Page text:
This disturbance resurfaced when recently I read Jonathan Franzen’s The Corrections. It’s the story of a modern family of three kids, a manipulative mother, and a father with Parkinson’s who try (or try not) to get together for Christmas. In the first hundred or so pages, we follow Chip, the middle child of Enid and Alfred Lambert. Chip is consciously and repetitively self-destructive, so much that I wanted to turn away from what seemed like unnecessary, childish acts. Hadn’t he heard of moderation or prudence? Had he one disciplined or admirable bone? We read about Chip’s ogling obsession, which is perhaps linked to his insatiable sexual appetite. We see Chip having sex with his girlfriend, and with the boss’s wife, and even with one of his students. When his French pornographic VHS gets put in the dishwasher, he takes it back out, “in case he needed it later.”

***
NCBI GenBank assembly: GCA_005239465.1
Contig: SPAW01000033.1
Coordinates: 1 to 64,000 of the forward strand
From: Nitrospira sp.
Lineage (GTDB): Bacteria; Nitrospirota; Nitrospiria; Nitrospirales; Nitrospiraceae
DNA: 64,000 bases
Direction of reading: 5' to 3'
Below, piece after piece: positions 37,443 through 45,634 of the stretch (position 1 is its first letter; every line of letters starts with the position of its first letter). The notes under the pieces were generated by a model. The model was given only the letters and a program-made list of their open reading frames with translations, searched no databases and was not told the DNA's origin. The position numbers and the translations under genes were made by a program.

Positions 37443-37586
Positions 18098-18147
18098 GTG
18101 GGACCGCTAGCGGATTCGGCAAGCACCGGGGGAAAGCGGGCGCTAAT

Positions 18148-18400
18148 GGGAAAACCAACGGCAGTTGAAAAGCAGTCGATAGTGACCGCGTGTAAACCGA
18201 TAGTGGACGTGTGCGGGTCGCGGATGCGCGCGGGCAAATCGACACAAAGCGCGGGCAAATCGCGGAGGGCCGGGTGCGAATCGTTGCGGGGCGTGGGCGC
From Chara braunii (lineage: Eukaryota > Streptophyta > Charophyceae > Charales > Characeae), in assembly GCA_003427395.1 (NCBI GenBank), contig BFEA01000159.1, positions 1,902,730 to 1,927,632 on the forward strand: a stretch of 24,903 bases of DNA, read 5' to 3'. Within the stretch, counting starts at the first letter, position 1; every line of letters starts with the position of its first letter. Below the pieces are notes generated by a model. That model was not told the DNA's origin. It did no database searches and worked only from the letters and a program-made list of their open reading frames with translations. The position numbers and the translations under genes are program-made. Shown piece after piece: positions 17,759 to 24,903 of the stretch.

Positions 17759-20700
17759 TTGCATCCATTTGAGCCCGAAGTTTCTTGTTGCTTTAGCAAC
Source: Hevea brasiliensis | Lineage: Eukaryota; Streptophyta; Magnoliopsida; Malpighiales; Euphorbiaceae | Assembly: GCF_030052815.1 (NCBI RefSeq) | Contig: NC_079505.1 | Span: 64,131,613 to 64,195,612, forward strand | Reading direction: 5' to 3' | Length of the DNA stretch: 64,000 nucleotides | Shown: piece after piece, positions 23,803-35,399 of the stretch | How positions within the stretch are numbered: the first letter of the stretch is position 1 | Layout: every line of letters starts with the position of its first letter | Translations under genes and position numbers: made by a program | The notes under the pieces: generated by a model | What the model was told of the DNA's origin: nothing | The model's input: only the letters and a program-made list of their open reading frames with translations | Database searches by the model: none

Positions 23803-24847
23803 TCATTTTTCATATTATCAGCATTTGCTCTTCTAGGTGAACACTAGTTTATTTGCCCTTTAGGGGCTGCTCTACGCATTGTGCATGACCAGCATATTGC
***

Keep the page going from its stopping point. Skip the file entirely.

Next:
It was a challenge. While I could appreciate innuendo, maybe one or two scenes, the sexual catalogue of The Corrections was exhaustive. While other characters are more reserved, hesitant, restrained, or repressed than Chip, they share with him the eventual surrender toward what they do not want to become. After reading about some of these other characters, I almost wished to go back to Chip. I read about the loss of virginity, the verge of marital rape, sex between unmarried and married women. I had seizures of conscience. I put the book down for weeks. There are scenes I want to forget. Near the middle of the story, we follow Denise, the daughter of Enid and Alfred, up into her room, with an old, war-veteran co-worker. First he loves her, then he abuses her. Denise hides her stained sheets in the closet.